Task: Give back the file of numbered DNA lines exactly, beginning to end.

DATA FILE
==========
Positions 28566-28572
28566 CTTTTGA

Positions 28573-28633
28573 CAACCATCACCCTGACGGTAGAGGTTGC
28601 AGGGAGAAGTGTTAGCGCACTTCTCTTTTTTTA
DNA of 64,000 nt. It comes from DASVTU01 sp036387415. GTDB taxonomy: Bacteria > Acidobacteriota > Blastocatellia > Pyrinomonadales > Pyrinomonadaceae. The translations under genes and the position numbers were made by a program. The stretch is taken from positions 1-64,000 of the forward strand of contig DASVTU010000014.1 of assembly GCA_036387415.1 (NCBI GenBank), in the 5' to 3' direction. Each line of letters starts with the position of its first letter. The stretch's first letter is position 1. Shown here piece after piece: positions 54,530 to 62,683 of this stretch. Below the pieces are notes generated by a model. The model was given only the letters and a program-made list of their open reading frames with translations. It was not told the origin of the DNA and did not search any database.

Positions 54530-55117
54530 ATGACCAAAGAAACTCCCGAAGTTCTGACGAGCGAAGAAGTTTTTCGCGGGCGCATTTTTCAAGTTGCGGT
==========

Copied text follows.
Positions 28566-28572
28566 CTTTTGA

Positions 28573-28633
28573 CAACCATCACCCTGACGGTAGAGGTTGC
28601 AGGGAGAAGTGTTAGCGCACTTCTCTTTTTTTA
DNA of 64,000 nt. It comes from DASVTU01 sp036387415. GTDB taxonomy: Bacteria > Acidobacteriota > Blastocatellia > Pyrinomonadales > Pyrinomonadaceae. The translations under genes and the position numbers were made by a program. The stretch is taken from positions 1-64,000 of the forward strand of contig DASVTU010000014.1 of assembly GCA_036387415.1 (NCBI GenBank), in the 5' to 3' direction. Each line of letters starts with the position of its first letter. The stretch's first letter is position 1. Shown here piece after piece: positions 54,530 to 62,683 of this stretch. Below the pieces are notes generated by a model. The model was given only the letters and a program-made list of their open reading frames with translations. It was not told the origin of the DNA and did not search any database.

Positions 54530-55117
54530 ATGACCAAAGAAACTCCCGAAGTTCTGACGAGCGAAGAAGTTTTTCGCGGGCGCATTTTTCAAGTTGCGGT